Design won’t save the world single-handedly

Below is a letter that was published in May 7th’s Design Week in reaction to an Audi Foundation award article.

I was filled with both hope and despair after reading about the Audi Foundation’s latest venture into the trendy waters of social innovation and service design (Design Week, 16.4.09).

I was hopeful that this project might mean more designers channelling their fresh thinking into challenges that matter, rather than just looking to fill their portfolio with work for sexy brands. Any initiative that encourages responsible design can only be a good thing, can’t it?

However, the article frustrated me intensely as it delivered yet another message about how designers alone can change the world, further inflating old school egos and potentially misleading naive and malleable young minds too.

I share the belief that design can help make a difference, but when you take on challenges like new financial models, healthcare and crime, you have to respect the fact that a large number of talented individuals are already working on these challenges every day. Not only do they work in these industries, they specialise in fields other than design and already make change in these areas happen. They are scientists, civil servants, sociologists, doctors, engineers and politicians to name but a few. Positioning design as the solution to social problems is very dangerous and potentially extends our remit a little too far.

Maybe I’m wrong, and maybe designers will have the initiative to get out into the world and observe these people, engage with the experts, understand the barriers, see what’s been tried before, see why alternatives failed and listen intently. Collaboration has to be key. Then they can visualise the problem, and translate ideas into illustrations, potential products or services. That’s where design really helps – after all a problem well understood is one almost solved. Let’s hope that this is what happens.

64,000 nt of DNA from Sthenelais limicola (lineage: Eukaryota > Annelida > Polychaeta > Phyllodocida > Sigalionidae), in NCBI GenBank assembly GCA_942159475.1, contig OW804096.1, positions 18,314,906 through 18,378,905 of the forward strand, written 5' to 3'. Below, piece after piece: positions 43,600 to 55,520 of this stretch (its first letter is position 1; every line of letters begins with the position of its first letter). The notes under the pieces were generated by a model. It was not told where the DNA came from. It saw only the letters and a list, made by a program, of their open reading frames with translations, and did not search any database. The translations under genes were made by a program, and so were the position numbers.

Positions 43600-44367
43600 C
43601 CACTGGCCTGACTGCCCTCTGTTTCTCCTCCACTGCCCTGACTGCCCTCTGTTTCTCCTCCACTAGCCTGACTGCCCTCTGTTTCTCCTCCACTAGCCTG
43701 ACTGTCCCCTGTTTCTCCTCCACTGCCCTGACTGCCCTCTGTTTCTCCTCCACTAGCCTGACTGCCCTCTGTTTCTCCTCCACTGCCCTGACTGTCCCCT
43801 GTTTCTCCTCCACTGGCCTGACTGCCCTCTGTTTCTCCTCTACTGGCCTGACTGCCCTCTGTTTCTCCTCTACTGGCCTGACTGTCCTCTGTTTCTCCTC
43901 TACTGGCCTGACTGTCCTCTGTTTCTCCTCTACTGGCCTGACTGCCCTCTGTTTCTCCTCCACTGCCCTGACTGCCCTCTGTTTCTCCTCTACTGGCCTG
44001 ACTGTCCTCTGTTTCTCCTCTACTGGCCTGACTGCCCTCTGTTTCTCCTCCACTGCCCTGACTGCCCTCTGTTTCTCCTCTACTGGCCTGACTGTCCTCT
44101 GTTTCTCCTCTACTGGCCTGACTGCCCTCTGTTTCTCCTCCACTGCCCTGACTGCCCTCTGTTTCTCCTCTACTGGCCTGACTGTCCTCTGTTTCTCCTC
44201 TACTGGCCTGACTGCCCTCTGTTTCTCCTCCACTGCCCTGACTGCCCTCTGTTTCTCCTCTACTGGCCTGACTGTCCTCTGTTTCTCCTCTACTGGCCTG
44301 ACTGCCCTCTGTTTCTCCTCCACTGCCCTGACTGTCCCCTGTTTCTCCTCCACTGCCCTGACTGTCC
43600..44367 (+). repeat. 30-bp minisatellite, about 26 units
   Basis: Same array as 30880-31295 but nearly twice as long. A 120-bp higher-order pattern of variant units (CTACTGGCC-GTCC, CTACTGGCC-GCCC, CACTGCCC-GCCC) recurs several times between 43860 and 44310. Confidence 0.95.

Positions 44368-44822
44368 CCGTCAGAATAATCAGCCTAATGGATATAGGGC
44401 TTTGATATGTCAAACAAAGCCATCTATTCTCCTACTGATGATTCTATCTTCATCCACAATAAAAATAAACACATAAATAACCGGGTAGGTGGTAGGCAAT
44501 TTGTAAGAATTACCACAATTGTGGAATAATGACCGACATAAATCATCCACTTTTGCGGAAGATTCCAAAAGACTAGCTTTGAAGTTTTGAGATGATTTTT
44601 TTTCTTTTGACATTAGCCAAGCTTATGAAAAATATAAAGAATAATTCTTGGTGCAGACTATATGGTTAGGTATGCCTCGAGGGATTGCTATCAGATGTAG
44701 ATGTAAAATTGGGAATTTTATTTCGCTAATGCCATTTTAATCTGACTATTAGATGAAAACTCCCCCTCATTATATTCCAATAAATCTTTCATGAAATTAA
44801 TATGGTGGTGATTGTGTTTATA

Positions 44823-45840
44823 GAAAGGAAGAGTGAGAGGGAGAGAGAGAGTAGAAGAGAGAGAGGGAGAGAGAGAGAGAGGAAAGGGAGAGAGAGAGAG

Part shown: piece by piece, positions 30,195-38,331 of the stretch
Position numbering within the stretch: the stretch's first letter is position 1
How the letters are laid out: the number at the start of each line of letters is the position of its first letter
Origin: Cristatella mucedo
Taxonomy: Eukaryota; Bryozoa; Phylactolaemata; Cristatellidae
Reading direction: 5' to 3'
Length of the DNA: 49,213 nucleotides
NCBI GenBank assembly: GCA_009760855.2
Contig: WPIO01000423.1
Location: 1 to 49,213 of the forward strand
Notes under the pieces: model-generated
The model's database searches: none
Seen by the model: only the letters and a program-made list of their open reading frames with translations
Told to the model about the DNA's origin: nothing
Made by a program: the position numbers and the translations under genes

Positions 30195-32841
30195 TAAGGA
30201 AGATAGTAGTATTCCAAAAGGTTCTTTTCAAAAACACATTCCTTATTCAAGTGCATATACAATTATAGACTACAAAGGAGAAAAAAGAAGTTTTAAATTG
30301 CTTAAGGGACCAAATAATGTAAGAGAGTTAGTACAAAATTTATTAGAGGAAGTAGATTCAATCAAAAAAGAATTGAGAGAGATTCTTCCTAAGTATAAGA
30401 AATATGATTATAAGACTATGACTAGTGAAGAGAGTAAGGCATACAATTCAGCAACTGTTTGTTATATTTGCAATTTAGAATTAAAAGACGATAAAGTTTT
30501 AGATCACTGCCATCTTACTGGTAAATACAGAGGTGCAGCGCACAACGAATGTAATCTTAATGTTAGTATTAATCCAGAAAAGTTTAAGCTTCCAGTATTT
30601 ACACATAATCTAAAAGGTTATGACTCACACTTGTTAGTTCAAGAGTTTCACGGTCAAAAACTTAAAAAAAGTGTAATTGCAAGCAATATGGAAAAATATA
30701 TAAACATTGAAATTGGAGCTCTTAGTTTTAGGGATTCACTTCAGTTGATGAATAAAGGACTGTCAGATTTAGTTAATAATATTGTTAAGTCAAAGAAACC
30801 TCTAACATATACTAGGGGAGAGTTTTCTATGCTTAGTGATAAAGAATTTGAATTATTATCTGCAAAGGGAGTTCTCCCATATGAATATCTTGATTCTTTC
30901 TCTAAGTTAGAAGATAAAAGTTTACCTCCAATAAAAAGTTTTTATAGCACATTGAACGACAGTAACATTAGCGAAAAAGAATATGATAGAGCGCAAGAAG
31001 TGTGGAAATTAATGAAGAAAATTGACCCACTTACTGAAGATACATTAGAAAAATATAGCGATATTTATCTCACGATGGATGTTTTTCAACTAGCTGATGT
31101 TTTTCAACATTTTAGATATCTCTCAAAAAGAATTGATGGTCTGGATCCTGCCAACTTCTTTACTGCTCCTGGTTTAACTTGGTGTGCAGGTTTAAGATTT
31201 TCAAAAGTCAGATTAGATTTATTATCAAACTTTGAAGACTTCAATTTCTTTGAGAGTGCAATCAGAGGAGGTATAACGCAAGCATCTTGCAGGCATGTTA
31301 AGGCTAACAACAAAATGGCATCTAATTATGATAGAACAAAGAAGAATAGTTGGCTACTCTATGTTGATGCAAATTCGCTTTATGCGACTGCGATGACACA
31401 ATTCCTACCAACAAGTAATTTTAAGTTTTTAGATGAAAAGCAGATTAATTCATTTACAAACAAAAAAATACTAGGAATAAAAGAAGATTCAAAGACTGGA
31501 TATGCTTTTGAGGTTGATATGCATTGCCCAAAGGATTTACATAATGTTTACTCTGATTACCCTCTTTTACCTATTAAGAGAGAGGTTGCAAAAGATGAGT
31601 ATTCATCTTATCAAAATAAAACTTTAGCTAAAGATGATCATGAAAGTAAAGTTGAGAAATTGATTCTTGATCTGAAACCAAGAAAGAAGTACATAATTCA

2 Responses to “Design won’t save the world single-handedly”

  1. May 11, 2009 at 9:33 am

    Bang on. There is certainly a group of designers shouting about how design will change the world without actually saying how. In the face of resistance or apathy, the complaint becomes louder, over-simplified, self-serving and blinkered. Nice to see you pouring a bucket of common sense over this.

  2. November 13, 2010 at 2:56 am

    I’m a student right now, trying to learn what I can from where I can. The information I’ve come across so far points to exactly what you’re saying. That design alone, and knowledge alone aren’t going to make the changes we want to see. Collaboration IS going to be the most important factor in determining what works and what doesn’t. I think that the most important thing is for people to learn to immerse themselves into the different ways of thinking, to embrace the various fields, and create a better understanding. If the person designing the interface between the people behind products, etc. and the consumers, doesn’t fully understand the nature of what they’re trying to breed an understanding of, then how are they going to create the changes we want to see in the world?

    *also, as far as collaboration goes, that’s going to help cross a lot of bridges culturally too, and will be instrumental in ending wars and animosity between the peoples of the world.

    I’m trying to find out more about what fields are out there in this area. I’m currently going to school for Industrial Engineering, and am still unsure what the future holds. Do you have any suggestions for me as a student as to how to get farther into this area of study from where I am now?

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